Castles and stately homes may dot the landscape, but the true character of England lies in it’s eccentricities, many of which can easily be witnessed by visitors if they happen to be in the right place at the right time.
Luckily, VisitEngland.com, the official tourism body for England, is making it easy to for visitors to be in the right place at the right time with their list of the some of the most unusual events scheduled to take place throughout England during 2010.
The quirky one-of-a-kind events include the annual World Coal Carrying Championships, held on Easter Monday (April 5) in the West Yorkshire village of Gawthorpe, the Worcestershire Asparagus Festival held in the rural market town of Evesham every spring to mark the beginning of the English Asparagus season, the Annual (stinging) Nettle-Eating Contest (June 12-13) in Dorset, the World Toe Wrestling Championship (August) in Derbyshire, and the World Snail Racing Championships (July 17) in Norfork.
But the VisitEngland.com list is just the tip of the iceberg when it comes to England’s eccentricities and quirkiness.
A recent read of The Bradt Guide to Eccentric Britain revealed that England, with it’s unbelievable customs, daft sports and strange rituals, is really awash in quirkiness. The author, Benedict le Vay, was once a sub-editor for the Daily Mail, during which time he had the opportunity to explore and discover the full extent of Britain’s eccentricities. And uncover them he did.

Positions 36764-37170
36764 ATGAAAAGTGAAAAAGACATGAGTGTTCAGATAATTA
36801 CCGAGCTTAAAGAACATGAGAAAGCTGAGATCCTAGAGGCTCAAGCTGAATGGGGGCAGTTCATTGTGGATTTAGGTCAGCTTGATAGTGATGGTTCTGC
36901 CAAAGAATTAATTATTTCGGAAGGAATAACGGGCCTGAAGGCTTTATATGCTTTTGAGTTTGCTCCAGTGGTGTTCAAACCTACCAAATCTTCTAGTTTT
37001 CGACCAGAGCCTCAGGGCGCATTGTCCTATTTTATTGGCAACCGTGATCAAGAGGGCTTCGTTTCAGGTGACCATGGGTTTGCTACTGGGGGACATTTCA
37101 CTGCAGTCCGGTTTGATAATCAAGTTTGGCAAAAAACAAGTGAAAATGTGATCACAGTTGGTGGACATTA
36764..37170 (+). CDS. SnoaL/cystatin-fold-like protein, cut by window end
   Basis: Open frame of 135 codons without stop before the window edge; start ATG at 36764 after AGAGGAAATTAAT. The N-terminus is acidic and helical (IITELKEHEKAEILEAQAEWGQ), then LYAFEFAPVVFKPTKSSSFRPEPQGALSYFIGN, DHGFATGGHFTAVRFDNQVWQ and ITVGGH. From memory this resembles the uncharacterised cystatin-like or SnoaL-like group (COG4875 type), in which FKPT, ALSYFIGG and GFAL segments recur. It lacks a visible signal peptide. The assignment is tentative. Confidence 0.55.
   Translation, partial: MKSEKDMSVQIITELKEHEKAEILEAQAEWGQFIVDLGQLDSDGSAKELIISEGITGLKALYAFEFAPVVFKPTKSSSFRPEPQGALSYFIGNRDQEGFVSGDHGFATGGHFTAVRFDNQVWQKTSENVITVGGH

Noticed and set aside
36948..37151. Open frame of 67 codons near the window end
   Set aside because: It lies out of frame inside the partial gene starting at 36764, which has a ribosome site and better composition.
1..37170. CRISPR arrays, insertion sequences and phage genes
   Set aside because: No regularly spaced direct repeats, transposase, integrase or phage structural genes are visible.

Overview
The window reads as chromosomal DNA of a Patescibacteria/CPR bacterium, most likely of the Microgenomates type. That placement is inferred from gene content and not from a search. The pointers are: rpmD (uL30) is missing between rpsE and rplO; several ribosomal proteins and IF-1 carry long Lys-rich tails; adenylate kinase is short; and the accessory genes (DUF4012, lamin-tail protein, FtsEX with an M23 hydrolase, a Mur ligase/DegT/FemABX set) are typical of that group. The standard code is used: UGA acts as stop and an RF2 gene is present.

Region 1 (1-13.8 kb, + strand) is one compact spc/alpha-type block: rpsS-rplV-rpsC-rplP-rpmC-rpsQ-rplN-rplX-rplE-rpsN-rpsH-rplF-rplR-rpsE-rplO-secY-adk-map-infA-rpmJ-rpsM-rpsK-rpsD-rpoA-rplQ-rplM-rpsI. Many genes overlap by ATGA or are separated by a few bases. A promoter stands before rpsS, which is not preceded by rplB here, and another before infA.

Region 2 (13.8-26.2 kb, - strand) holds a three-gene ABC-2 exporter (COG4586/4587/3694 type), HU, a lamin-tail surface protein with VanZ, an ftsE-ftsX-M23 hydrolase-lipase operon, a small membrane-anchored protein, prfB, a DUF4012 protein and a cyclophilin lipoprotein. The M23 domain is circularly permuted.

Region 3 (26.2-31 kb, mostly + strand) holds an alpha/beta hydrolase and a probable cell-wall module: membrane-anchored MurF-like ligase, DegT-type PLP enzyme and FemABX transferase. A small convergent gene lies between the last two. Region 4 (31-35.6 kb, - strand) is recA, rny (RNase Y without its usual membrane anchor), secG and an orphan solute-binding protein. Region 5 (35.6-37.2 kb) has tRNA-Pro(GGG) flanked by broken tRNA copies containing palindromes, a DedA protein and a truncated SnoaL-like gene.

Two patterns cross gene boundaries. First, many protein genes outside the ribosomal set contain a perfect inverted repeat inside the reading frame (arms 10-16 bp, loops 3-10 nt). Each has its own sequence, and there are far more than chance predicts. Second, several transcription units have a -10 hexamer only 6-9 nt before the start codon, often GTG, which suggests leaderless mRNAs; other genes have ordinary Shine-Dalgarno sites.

The book, a must read for any traveller to England who wants to know where to expect the unexpected, provides in depth look at not only on Britain’s ongoing eccentricities but also the history of some of Britain’s oddest eccentrics. And by dividing the chapters by subject rather than geographic location, author Benedict le Vay has created a highly readable and entertaining travel guide.
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